The US presidential election may be over, but another well-watched contest is just beginning. Who should play Joe Biden on Saturday Night Live?
Jim Carrey put down the paper last Saturday after bad reviews. Alex Moffat, a regular member of the cast, chimed in for that night’s episode. But it’s still unclear which actor will play Biden on a show that helps define each American presidency in the popular imagination.
It is just one example of the new challenges political satire faces when Donald Trump leaves the presidential stage. The 45th president provided endless material for late-night TV hosts, comedians, and cartoonists. His Democratic successor appears to be a less obvious target.
“There is roughly a two-minute gap in every night monologue that begins on January 20,” he observed. Bill Whalen, former media consultant to former California Governor Arnold Schwarzenegger. “Two minutes each night reserved for Trump jokes and attacks on Trump – that ends as soon as Biden takes office. So how do you fill the void?“
Based in New York, SNL started on the NBC network in 1975 and has pretty much been nailing presidents ever since. Chevy Chase played Gerald Ford so clumsy and accident prone. Dana Carvey was as successful as George HW Bush that she earned an invitation to the White House.
Will Ferrell captured the incoherence of manipulating George W. Bush’s words. Jay Pharoah was praised for his impression of Barack Obama, but he left the show prematurely. Whalen added: “Obama had a hard time making fun of them because Obama was Mr Cool, and how do you make fun of Mr Cool? So I think comedy took a little time during the Obama years and came roaring back with Trump.“
Alec Baldwin’s devastating portrayal of Trump as an ignorant, pursed-lipped, blonde wig jerk frequently went viral and earned the ire of the president. Melissa McCarthy’s fast and furious portrayal of her first press secretary, Sean Spicer, also hit gold in comedy.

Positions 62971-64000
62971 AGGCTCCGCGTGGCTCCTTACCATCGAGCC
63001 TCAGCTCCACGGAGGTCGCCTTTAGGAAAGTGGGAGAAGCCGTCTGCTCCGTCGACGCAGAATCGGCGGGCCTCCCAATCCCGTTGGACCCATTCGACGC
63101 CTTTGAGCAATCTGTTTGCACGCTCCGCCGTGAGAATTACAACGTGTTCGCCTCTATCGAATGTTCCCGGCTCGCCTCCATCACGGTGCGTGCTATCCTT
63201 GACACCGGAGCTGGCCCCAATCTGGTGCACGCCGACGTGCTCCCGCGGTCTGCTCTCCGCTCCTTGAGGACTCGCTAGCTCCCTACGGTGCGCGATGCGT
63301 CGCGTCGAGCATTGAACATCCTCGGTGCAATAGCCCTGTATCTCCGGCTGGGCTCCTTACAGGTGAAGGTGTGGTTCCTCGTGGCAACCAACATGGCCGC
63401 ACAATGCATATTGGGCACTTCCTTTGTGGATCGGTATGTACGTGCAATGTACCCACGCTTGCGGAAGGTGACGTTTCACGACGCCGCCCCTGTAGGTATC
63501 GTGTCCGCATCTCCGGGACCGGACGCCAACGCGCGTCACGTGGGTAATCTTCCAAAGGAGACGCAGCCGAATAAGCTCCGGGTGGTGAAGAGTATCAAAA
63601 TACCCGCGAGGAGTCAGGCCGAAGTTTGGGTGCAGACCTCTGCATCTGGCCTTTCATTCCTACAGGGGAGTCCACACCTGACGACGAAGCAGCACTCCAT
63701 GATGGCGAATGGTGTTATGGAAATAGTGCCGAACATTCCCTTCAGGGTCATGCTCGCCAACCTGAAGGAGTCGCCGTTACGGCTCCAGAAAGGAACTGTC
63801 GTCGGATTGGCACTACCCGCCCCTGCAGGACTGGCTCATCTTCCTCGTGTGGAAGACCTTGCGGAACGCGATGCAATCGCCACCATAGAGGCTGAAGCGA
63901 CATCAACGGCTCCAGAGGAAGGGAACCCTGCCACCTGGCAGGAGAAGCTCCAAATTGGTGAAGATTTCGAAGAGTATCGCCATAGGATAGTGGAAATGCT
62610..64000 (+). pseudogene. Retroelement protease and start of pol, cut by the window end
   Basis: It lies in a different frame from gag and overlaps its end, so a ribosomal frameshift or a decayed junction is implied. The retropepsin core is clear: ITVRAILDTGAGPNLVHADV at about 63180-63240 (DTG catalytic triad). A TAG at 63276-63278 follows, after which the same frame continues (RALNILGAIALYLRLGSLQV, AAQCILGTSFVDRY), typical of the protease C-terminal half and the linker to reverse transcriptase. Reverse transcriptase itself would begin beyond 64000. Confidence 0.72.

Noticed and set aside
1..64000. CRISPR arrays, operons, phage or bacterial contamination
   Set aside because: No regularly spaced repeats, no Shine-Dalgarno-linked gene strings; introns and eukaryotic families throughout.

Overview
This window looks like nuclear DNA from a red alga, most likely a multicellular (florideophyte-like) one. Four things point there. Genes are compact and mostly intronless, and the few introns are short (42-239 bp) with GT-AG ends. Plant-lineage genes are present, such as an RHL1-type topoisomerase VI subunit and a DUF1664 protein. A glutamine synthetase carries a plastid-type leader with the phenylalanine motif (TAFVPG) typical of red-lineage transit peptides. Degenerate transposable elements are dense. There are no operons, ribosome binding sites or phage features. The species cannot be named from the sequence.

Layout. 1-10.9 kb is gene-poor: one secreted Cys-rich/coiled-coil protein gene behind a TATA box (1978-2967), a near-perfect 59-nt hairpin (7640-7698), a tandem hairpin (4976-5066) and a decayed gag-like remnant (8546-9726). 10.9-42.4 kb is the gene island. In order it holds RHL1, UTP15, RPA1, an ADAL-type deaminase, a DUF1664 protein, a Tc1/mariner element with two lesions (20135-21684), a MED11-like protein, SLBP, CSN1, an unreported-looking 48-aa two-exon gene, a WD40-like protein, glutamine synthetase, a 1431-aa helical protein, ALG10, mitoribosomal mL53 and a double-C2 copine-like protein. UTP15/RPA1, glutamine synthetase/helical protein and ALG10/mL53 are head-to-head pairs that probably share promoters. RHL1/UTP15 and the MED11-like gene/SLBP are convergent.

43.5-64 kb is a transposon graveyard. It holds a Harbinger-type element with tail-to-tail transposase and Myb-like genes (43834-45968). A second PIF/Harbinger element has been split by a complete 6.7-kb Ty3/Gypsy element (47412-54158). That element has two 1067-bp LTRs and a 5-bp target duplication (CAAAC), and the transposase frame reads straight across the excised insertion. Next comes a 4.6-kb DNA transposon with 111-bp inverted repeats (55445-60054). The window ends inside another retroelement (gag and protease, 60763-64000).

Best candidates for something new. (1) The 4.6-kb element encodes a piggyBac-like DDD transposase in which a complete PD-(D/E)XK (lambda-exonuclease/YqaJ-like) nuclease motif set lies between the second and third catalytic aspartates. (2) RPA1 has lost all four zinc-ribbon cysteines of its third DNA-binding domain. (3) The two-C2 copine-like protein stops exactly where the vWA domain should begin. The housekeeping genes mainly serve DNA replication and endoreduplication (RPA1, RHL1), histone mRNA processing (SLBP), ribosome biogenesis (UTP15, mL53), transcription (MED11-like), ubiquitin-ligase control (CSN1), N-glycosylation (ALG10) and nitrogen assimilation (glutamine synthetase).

It’s entertainment on one level, but SNL’s cultural significance shouldn’t be underestimated, he argues. Michael Cornfield, political scientist at George Washington University in Washington. “The central angle of focus of a president’s character is through the Saturday Night Live cartoon,” he said.
SNL has already found its Kamala Harris in Maya Rudolphbut Biden is proving to be a tougher nut to crack. He has been portrayed by cast members and guest stars such as Jason Sudeikis, Woody Harrelson, and John Mulaney. Carrey signed on for this year’s election campaign, but arguably his manic performances missed the mark.
“Jim Carrey was doing Jim Carrey,” observed Cornfield. “He didn’t communicate to Biden.”
So Moffat, who previously played Trump’s son Eric, took over from Biden to an opening sketch in which the Vice President, Mike Pence (Beck Bennett), received a Covid-19 vaccine. But Moffat is only 38, less than half Biden’s age, which leaves the most important question of the coming year open, along with broader questions about where to find humor in the next presidency.
Cornfield commented: “For me, the management comedy is shaping up to be one of these workplace sitcoms where the central character, Biden, has to keep going while everything around him goes crazy.
“Biden’s personality is tough because you don’t want to make fun of his stuttering. You don’t want to make fun of their tragedies. What you want to make fun of is that he’s going to pretend that everything is fine: ‘Oh sure, I’ll negotiate with the Republicans. No problem. Oh sure, I’ll make the federal government work. No problem.’ That is his claim and that is to satirize because he will not.
“Having said that, I don’t think that’s what we’ve been through the last four years. We do not need [Armando] Iannucci-level evil because I don’t think it’s necessary. But it is necessary to mock the president. That’s very American. “